Never did read Anne Rice. I see imageries of urban life. Great verse, Brian!

Hank

Sue said...

This is a great analogy, actually, especially the way you write. It seems you really do taste the things you see and spit them out on paper.

And I think there is a little bit of the (respectful) vampire in you...

;)

Anonymous said...

This is a great line: "the sexuality~power, puberty's perspective" Love the allit.

"feel the thrum in his hemoglobin"

"pace
the bus comes, a tiny round face in a side window"

There is a lot of stimulating sound within this piece, Brian.

"pink
backpack across her shoulders, silk black hair,
emerald eyes and in them---do you dare taste
what pools there" More good stuff. Love the depth and intensity of the word "emerald" contrasted with the innocence and youth of "pink."

"a suit-tie too tight-angry" More delightful sound. This is a playground for the ears---a nice accompaniment for your opening quote.

"No better than vampires" Ooh, nice way to close this out going back to the opening. And yes, we are blood-thirsty for stories. (I LOVED that book series.)

Wow, nice closing quote as well.

You don't give much away about the prompt. :) But I'm hoping my newest will work.

rosemarymint.wordpress.com

Bossy Betty said...

I was never an Anne Rice fan, but I just may go back and try again....As always, some wonderful images here.

Daniel said...

This one kind of has a heart-pounding allure and sensuality to it. Good stuff.

Laurie Kolp said...

Whew... a very sensuous, evococative piece, Brian.

momto8 said...

my daughter is an Anne Rice fan...just couldn't bring myself to ever read it...

Myrna R. said...

This is so much YOU. I perceive you like, a vampire, who separates, sucks each morsel of life you encounter and write furiously.
Great write as usual.

Now I'm really curious about the prompt today.

hedgewitch said...

Great take on poetry(and art as well I think) being that sort of feeding through the normal into the paranormal. I loved the LeStat books but gave up on them when they picked old blue-eyed Tom Cruise to play him in the movie--my disbelief can only be suspended so far! Anyway, there are some gorgeous lines in this brian--it's excellent writing and the metaphor is served chilled and very apt.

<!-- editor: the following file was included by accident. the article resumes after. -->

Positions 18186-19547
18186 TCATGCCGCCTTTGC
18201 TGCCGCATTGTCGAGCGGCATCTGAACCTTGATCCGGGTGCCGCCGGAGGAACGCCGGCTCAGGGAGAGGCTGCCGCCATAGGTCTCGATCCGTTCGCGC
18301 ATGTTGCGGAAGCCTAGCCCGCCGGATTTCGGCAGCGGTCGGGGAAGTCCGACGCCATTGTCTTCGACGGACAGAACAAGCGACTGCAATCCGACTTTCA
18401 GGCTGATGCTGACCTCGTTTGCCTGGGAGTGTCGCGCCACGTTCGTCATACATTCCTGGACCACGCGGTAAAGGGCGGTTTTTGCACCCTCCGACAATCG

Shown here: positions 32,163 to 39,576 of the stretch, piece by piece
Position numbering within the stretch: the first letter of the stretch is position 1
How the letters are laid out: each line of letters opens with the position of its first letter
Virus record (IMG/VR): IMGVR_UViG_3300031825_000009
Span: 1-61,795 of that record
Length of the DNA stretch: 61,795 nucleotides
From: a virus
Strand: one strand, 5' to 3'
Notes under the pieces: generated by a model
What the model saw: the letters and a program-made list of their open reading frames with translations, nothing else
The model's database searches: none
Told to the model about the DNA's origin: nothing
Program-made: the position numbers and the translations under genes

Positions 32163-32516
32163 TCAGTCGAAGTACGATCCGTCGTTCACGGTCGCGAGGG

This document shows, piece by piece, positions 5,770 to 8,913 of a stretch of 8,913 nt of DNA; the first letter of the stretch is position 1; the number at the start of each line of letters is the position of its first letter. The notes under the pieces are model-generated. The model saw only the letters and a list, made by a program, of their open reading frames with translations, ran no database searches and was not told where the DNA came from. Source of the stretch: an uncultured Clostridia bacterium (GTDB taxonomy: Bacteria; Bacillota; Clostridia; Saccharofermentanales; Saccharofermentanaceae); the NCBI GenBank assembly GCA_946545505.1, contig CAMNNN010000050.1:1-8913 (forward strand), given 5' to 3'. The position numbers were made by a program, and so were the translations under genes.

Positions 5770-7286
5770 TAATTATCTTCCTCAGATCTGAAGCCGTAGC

Wander said...

Brian,

I am not sure how many times I read that series. Rice's ability to sexualise Vampires hasn't been done better by anyone else. good poem, sometimes we take a drop from those around us...salty sweet!

Wander

farmlady said...

Wow! I feel like I've been aTTacked... and liked it.
Stunning!

happygirl said...

I love how Anne Rice returned to the Victorian sensuality of vampires. I think you captured some of the revelation of life.

Gloria said...

Bri9an always you write is interesting:)

Rachel Hoyt said...

Very fun poem! I love how you ended it. Your lines flow quite well with the quote. We are more like vampires than I thought. :-)

Daydreamertoo said...

I never read her books but, saw the movie, what a fabulous write from you AGAIN!!
LOL

JeannetteLS said...

I hate you, Brian. There. I have spoken it aloud. I have NEVER had the desire to read these books. Ever. NOt until now. She should post your poem everywhere there are books.

Great. Now another bunch of books I have to read and it's all your fault.

Friko said...

vampires were not part of my reading diet, they came a bit later than my start-up years; people watching and people sorting is a bit like blood-sucking, getting into them, ferreting out their innermost selves as they betray themselves by tiny signs.

flaubert said...

Very evocative writing,Brian, and did I read (correctly) you were only 16 when you first read Anne Rice? Lor' you are young!

Pamela

Heather said...

oooh this is awesome...send us more of these!

Heather said...

oooh this is awesome...send us more of these!

Goat said...

Still am not tempted to read vampire fantasy, but I love the poem. Love the way it overtakes the lovely quote at the beginning. Your usual engine of rhythm totally working the street. The last line--BEGS for more... perfect way to make readers hungry for your work.

S.E.Ingraham said...

Isn't it funny when a reasonably good writer makes vampires soooo alluring, then Hollywood seems to miscast them in the movie (I feared the worst until I saw the flick, again again again) and at once, just as you have so skilfully demonstrated with your pen Brian - the ordinary become extraordinary infused with so much sensory overload and all you want is everlasting life puhleeeze ... more of this if you will ...

Pat Hatt said...

Look at you getting all sensual at your bay
With a vampire display
Even though this YA crap has ruined anything vampire for me
I see them and want to call Buffy
Or maybe Blade
To make them fade
But he's in jail
For tax bail
So I guess Buffy it is
With this vampire biz

Glenn Buttkus said...

Using puberty as catalyst for this vampire
romp is delicious, letting imagination run
the hillocks of hemoglobin so freely;
another very colorful and unique read